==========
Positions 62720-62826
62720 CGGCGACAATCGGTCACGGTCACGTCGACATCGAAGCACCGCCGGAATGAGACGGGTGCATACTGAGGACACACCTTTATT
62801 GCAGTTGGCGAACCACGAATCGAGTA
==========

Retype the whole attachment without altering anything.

Positions 62720-62826
62720 CGGCGACAATCGGTCACGGTCACGTCGACATCGAAGCACCGCCGGAATGAGACGGGTGCATACTGAGGACACACCTTTATT
62801 GCAGTTGGCGAACCACGAATCGAGTA